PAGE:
Directed By: Richard Linklater
Written By: Richard Linklater
In the tiny, rural town of Carthage, TX, Bernie Tiede, an assistant funeral home director, was one of the most beloved residents, the backbone of the whole little community. He taught Sunday school, sang in the church choir and was always willing to lend a helping hand. Apart from that Bernie was a perfectionist in every element of his life, a devoutly religious, tightly-wound man of impeccable manners. Everyone loved and appreciated him, especially elderly widows and widowers he used to visit and comfort after funerals. Although he wasn’t paid for doing so he simply thought it was the right thing to do, he could do it so he did it, no strings attached. But the Devil never sleeps and you are never completely safe, especially from your own little urges. Or so say the Scriptures.
‘Bernie” is a pleasant little movie about an ‘accidental’ murderer. Based on a 1998 magazine article by Skip Hollandsworth (who co-wrote the screenplay with Linklater) and peppered with interview snippets from real people who knew Bernie Tiede, the film often plays like a dramatised documentary about a man who should have gotten away with murder but, unfortunately, didn’t. Yes, unfortunately – you read it right. Watching this amazing, true tale unfold is in fact one of the great joys of this flick. Let me just tell you that rarely on film you are able to get a portrait of a community captured so wholeheartedly. While there are a multitude of ‘redneck’ moments that make you laugh, these people are also capable of breathtaking kindness – Linklater obviously has a huge amount of sympathy for his subjects.
Jack Black is phenomenal in the titular role. He delivers a lovable, highly nuanced portrayal of a man who is hard not to feel sympathy for, even if it does grind against your conscience after a while. He makes Bernie a sweet, kind man who believes in God, welcomes Jesus as his personal saviour and just wants to make life better for everyone around him. But, unfortunately, Satan is always lurking at the corner so (spoiler, highlight to read) one day Bernie shots his patroness, the cruel, selfish Marjorie, in the back four times in a fit of powerless rage. No, he is not one of these types who plan a murder with cold blood and execute it flawlessly. In the end Bernie is as shocked at his own behavior as everyone else. He also tries to ‘atone’ for his sin, givng away a lot of Marjorie’s money while (another juicy spoiler, you know how to proceed) keeping her body in a freezer which proves that either he wasn’t such a good Christian he pretended to be or he didn’t understand a word from his Bible.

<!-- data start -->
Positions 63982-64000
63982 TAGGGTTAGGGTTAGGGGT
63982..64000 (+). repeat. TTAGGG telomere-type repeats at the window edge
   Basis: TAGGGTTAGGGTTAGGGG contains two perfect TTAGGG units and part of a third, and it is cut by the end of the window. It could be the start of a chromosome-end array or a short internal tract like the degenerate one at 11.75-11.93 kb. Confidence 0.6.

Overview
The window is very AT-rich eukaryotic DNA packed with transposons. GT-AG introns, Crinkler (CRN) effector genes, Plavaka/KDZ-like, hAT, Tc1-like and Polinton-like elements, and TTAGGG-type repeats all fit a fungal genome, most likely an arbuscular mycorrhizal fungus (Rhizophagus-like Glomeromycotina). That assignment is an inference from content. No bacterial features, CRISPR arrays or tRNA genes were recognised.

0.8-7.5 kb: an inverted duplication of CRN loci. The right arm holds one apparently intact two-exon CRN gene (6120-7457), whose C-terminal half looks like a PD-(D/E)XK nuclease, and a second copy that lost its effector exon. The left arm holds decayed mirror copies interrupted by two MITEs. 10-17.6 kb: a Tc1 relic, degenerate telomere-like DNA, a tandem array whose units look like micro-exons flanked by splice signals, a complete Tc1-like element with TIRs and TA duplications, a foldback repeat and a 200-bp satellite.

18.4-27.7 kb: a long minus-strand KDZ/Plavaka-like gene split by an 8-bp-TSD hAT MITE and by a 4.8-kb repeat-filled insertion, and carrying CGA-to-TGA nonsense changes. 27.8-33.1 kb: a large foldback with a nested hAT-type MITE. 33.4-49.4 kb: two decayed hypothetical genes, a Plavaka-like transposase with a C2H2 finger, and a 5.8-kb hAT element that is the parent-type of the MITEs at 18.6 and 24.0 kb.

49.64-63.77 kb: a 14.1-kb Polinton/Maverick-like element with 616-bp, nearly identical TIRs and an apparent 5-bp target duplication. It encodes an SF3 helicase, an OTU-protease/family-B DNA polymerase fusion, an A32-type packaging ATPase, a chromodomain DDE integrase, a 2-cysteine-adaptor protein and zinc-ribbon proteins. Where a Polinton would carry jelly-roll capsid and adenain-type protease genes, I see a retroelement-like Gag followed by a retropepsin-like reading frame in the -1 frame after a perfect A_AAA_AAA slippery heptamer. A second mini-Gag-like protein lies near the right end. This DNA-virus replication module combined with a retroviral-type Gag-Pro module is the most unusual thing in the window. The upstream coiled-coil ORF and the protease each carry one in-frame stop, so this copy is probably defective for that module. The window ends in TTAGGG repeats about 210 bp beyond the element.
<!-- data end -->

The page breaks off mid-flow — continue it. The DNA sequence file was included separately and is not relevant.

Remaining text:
Observing the whole process was a joy and also a great argument against greed delivered without giving heavy-handed sermons.
“Bernie’ isn’t a monumental or a scenic film, but it is a finely tuned character study with some nice innovations. Personally I liked it very much. I suppose the key to the Linklater’s success with Bernie, isn’t only the director’s empathy for each and every character involved in this story, but also his willingness to present them as honestly as possible, flaws and all, without any judgmental commentary.